Tue. Apr 23rd, 2024

The Juniata College Science in Motion program was recently recognized as one of eight national winners of the Council of State Governments (CSG) 2003 Innovations Award, but the program has not been funded in the 2003-04 state budget.
Senator Robert Jubelirer and Representative Larry Sather spoke at a joint press conference last week to reinforce the need for funding for the program.
“Funding for this outstanding program has yet to be appropriated in the 2003-04 state budget negotiations,” said Sather. “We are appealing to the General Assembly and to the Administration to see the value of these academic partnerships which certainly warrant the state’s financial support.”
Juniata College, located in Huntingdon, initiated the program in 1998 and since then Cedar Crest College, Clarion University, Drexel University, Gannon University, Gettysburg College, Susquehanna University, Pitt-Bradford, Ursinus College, Westminster College and Wilkes University have joined as higher education partners.
“The program has been the model for similar programs in other states because of its sustained success,” said Jubelirer. “It has earned national recognition not only for the strong science support given to schools, but for its cost-effective delivery and its importance in supporting workforce development through student training in laboratory sciences and technology.”
One of the schools that participates in the Juniata College Science in Motion program is the Tyrone High School.
“We use these labs for the students and the program also provides training for teachers in the summer,” said Mark Nale, a science teacher at Tyrone High School. “We have Kathy Holsinger, Dan Albright, and Beth Cannistraci use the program in the science department, the health tech program uses it and Chris Carney and the ag department also use it. The program was an efficient use of dollars.”
With the program not being funded as of yet, teachers are scrambling to find lesson plans for their students.
“I had a DNA lab scheduled for this week,” said Tyrone science teacher Kathy Holsinger. “We order things a year in advance and the equipment that we use for these labs that is provided through Science in Motion isn’t feasible for individual high schools to purchase the equipment necessary for these labs. My hands are tied right now without the program.”
The program saves the commonwealth money in the long run.
“If you look at it, the program serves 26 different school districts with equipment for labs,” said Nale. “If the 26 school districts bought the equipment themselves, it would cost 26 times what it costs this project. It helps teachers and students in the different districts use the same equipment and learn the same lessons.”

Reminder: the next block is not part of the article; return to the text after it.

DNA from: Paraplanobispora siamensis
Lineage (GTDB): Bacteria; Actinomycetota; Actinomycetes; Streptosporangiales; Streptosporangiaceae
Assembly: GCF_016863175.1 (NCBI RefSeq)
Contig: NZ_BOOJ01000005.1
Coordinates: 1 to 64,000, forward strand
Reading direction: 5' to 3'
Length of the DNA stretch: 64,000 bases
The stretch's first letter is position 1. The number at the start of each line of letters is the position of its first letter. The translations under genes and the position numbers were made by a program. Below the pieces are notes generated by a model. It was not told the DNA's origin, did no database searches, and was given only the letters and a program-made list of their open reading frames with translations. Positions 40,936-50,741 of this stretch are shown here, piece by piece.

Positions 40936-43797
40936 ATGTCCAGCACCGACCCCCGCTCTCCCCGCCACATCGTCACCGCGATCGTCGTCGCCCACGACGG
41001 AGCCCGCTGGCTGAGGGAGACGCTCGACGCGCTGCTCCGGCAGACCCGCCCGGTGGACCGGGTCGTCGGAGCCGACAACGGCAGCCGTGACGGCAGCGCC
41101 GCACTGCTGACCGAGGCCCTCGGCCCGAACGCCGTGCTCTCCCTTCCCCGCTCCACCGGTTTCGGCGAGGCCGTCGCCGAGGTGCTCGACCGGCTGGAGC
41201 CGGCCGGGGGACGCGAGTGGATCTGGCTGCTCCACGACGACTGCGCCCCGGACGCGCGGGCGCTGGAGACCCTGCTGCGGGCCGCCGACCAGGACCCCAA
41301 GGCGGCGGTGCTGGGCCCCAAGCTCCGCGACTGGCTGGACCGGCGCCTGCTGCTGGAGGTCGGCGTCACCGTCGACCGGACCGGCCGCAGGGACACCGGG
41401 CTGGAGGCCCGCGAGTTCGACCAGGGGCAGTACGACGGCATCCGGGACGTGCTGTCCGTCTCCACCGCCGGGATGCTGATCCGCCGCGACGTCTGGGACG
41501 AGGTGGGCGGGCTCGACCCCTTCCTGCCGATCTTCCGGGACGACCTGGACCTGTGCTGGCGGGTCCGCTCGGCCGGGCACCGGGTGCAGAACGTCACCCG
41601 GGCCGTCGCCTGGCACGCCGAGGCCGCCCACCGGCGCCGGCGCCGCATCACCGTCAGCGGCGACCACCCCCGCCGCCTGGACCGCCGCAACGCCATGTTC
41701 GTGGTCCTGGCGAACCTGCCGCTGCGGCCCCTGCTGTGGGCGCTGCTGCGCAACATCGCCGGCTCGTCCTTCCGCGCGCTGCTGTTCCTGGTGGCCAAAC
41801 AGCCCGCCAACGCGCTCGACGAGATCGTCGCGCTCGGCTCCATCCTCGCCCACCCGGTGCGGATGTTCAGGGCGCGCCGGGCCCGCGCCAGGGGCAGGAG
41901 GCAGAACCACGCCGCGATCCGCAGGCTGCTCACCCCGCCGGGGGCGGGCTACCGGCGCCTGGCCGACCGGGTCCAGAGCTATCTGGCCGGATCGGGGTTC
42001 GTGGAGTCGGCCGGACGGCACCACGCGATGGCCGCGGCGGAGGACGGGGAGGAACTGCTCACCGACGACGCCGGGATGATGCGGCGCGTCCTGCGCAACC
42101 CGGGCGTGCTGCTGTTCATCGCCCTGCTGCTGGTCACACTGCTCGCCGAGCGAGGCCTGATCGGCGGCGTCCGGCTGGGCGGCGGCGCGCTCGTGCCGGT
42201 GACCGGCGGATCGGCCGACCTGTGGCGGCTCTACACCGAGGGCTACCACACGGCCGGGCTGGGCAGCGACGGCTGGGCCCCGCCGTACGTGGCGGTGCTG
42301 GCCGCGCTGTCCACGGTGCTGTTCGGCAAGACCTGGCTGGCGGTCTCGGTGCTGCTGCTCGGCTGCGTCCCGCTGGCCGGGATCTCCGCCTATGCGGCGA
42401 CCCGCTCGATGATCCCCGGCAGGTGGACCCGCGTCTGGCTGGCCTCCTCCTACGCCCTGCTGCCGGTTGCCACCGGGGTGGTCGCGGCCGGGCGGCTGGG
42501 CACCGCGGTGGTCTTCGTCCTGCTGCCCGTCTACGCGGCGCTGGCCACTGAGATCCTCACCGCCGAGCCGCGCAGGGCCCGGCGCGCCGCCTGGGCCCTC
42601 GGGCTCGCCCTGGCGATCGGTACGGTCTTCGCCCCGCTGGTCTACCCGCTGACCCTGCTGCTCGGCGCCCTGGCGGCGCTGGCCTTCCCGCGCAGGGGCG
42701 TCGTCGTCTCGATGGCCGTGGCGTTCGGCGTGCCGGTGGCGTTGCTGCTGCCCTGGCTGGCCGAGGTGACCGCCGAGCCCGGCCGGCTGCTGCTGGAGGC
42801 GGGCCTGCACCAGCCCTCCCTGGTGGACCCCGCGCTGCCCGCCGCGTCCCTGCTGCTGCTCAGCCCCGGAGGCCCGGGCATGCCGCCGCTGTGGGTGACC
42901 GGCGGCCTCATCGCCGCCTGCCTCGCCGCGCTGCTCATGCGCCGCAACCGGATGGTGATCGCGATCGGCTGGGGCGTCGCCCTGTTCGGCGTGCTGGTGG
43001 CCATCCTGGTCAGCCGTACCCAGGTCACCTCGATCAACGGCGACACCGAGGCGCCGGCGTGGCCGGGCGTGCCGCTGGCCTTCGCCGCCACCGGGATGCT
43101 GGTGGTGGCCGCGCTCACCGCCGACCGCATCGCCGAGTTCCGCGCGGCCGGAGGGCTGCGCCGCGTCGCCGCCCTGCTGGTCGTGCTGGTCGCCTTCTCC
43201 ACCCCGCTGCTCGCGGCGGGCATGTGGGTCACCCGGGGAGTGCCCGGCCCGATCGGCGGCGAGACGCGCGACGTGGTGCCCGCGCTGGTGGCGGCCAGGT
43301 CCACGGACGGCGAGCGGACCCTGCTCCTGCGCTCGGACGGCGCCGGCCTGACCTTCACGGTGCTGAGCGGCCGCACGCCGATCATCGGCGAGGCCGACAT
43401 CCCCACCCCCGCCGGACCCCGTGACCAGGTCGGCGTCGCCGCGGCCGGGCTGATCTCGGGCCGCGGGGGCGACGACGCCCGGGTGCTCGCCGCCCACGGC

One lab that Science in Motion uses was partially designed by Nale.
“The pellets lab for Outdoor Biology I helped design,” said Nale. “The program is not only a valuable tool for the students, but is also challenging and a great learning instrument for the teachers.”
Recently the program was selected as one of two Northeast regional CSG Innovations Award winners. A total of eight programs were selected for the CSG’s national awards for 2003. All eight programs will be honored at a ceremony in Pittsburgh on October 23.
Jubelirer and Sather were joined at the press conference by Dr. Lorraine Mulfinger, the director of science outreach at Juniata College.
“Science in Motion vans based at the participating colleges visit schools in their regions and bring into the classroom the kind of science education never thought possible on local school budgets,” said Mulfinger. “And each summer, teachers look forward to professional development opportunities in the advanced science laboratories of the higher education partners.”
Sather and Jubelirer agreed that continued funding for the program is an investment in the future of Pennsylvania.
“It’s fair to say that this program has developed into an incredible asset in Pennsylvania’s quest to become a national leader in the high-tech and life sciences industries,” said Jubelirer. “We can’t afford to let that slip away.”
You can find out more about the Science in Motion program by logging on to www.scienceinmotion.org.

By Rick